Lunar Mission Design Workshop
Sunday, January 27, 2008, 10:00 A.M. at the San Luis Resort
Please note that the Workshop is limited to 20 registrants
Lodging elsewhere on Saturday night is recommended
John Carrico, Applied Defense Solutions
Dave Folta, NASA Goddard Space Flight Center
Jim Woodburn, Analytical Graphics, Inc.
Workshop Overview
With the announcement by several space agencies world wide to pursue robotic and human lunar missions, the interest in lunar transfer trajectory and lunar orbit analysis is increasing. Some of the techniques used to design, study, and operates lunar missions has evolved significantly since the Apollo era due to model improvement and understanding, as well as the tremendous increase in computer speed.
In addition to trajectory planners and navigators, many other spacecraft engineers, payload specialists, and scientists are interested in the principles of lunar orbits design because of the impact on their systems and can benefit from an understanding of lunar mission design. Many of the techniques presented will be useful for other types of missions as well, such as low-Earth, geosynchronous, and Libration point missions.
Course Content and Objectives
The objective of the workshop is to provide participants with a solid foundation of the principles of the design and operation of lunar missions, especially those to the moon. Workshop participants will be exposed to the fundamentals of lunar mission design, including:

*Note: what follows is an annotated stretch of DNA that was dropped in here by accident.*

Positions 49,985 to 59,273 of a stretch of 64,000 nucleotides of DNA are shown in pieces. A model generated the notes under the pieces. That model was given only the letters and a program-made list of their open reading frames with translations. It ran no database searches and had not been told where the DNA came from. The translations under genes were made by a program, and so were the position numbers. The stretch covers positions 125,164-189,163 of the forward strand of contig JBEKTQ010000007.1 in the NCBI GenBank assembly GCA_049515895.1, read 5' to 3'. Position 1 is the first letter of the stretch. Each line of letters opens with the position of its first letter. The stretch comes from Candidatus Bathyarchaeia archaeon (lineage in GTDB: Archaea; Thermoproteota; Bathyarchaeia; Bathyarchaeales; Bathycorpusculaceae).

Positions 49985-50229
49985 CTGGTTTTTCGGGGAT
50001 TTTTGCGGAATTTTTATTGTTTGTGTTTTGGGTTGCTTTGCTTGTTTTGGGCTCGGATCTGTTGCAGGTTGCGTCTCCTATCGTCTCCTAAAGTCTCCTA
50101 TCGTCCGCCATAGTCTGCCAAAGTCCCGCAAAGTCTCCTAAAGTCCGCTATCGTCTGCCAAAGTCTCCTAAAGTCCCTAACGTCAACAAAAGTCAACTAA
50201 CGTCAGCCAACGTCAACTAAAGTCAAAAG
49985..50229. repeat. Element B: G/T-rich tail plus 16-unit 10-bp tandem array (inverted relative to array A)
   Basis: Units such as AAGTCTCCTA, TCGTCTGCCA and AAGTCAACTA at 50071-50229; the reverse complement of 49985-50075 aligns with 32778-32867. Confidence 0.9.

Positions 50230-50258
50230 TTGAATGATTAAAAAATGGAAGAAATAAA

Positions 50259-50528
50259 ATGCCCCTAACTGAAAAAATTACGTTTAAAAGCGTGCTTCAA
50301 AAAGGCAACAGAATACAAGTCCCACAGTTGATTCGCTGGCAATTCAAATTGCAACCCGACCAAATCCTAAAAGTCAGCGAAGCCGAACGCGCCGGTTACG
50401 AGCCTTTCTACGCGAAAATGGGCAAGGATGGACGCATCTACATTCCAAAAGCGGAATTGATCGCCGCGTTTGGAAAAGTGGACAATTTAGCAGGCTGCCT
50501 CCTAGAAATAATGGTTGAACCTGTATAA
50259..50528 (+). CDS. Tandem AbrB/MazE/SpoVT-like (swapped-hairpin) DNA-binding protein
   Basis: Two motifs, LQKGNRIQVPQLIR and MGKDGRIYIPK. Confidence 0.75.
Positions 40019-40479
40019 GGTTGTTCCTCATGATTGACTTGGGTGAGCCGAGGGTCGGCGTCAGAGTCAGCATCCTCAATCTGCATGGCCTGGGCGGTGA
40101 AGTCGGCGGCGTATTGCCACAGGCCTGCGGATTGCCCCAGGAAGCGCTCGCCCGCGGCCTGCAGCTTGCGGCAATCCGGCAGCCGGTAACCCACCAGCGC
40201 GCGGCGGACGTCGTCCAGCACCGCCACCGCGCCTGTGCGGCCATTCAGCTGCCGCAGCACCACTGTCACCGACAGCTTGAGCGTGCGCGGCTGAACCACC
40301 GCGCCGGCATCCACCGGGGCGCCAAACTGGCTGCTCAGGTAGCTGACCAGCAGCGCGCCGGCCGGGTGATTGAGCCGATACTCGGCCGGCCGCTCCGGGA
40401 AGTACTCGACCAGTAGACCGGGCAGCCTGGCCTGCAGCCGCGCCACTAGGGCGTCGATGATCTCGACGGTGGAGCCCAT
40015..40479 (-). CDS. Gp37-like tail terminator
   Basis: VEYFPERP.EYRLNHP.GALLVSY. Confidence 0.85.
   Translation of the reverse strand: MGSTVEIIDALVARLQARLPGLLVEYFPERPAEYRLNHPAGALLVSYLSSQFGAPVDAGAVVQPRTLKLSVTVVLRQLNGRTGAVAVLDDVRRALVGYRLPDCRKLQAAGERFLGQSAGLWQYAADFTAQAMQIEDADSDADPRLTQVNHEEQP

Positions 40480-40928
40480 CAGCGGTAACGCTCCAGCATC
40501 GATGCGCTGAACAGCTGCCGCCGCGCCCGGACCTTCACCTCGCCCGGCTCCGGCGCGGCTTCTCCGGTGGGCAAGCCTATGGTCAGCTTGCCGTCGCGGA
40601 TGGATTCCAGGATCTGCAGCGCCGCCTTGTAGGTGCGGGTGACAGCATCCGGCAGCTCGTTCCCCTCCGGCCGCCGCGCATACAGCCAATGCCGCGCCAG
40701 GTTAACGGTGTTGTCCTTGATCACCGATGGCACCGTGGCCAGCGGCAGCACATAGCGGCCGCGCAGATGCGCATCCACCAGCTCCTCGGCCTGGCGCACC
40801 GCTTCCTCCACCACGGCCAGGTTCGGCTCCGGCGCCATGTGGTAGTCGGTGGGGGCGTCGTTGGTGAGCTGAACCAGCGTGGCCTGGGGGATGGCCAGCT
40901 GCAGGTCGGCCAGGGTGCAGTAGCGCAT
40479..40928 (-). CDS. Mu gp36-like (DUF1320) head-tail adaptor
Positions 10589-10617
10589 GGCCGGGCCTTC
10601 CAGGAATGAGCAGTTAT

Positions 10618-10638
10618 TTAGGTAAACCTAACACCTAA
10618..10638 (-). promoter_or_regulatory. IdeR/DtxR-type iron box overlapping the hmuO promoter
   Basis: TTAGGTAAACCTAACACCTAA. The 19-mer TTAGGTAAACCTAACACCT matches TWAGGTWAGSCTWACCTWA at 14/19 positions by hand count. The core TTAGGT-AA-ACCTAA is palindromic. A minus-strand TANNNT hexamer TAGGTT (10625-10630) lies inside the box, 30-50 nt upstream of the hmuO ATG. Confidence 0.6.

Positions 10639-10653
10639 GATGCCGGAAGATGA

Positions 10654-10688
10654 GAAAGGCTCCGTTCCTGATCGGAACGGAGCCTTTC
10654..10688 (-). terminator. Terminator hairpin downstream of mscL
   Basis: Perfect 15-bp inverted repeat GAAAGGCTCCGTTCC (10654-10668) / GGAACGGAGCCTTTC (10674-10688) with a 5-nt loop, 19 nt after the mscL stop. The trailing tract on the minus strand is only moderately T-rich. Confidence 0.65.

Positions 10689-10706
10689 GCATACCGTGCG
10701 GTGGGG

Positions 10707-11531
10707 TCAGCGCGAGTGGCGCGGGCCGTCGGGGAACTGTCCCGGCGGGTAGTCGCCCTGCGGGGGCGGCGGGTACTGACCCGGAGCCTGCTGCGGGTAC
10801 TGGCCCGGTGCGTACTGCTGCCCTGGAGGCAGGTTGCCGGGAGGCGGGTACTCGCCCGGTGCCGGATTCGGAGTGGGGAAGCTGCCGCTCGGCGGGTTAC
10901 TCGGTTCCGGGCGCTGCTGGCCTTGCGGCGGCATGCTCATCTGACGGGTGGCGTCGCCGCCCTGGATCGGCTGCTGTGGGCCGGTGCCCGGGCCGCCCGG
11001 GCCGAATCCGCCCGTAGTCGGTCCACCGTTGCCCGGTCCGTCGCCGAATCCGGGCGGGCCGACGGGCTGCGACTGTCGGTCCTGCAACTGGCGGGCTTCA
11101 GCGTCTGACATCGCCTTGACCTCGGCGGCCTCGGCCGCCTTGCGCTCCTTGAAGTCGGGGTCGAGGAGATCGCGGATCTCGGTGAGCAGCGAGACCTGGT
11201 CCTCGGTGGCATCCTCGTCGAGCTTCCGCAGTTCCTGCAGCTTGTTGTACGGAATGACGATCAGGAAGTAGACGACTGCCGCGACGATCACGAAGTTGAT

* Launch, parking orbit, and trans-lunar injection modeling
* Transfer trajectory design and B-plane targeting
* Earth rendezvous
* Lunar orbit insertion (LOI)
* Frozen and other lunar Orbits
* Model transition between phases of the mission
* Lunar landing
* Lunar Ascent
* Proximity operations and rendezvous
* Lunar departure/Earth return
These concepts will be initially discussed in a presentation format, and then reinforced through a hands-on walk through of a typical lunar mission design using computer software.
The practical consequences of designing and operating a mission in an uncertain gravity field and limited observational geometry will be discussed. Participants will experience first hand the resulting limitations on:
* Orbit determination accuracy
* Maneuver calibration
* Operational orbit recovery after maneuvers
Students will receive handouts covering recommended practices and common reference frames used in lunar analysis and sources of data for lunar mission design. Upon completion of the workshop, participants will have a working knowledge of the terminology and fundamental components of lunar mission design and awareness of some of the challenges and limitations of lunar mission operations.
Workshop participants should have a basic working knowledge of fundamental orbital mechanics and orbital maneuvers.
Exercises will be performed using the STK/Astrogator mission planning tool. Prior experience with STK/Astrogator is not required. All necessary hardware and software will be provided.
Registration and Fees
To ensure the quality of the workshop experience, attendance will be limited to 20 participants. A non-refundable fee of $150.00 will be charged to assist in equipment rental and other workshop related expenses. Participants can register for the workshop at the time of conference registration, using the online conference registration system.
Workshop Instructors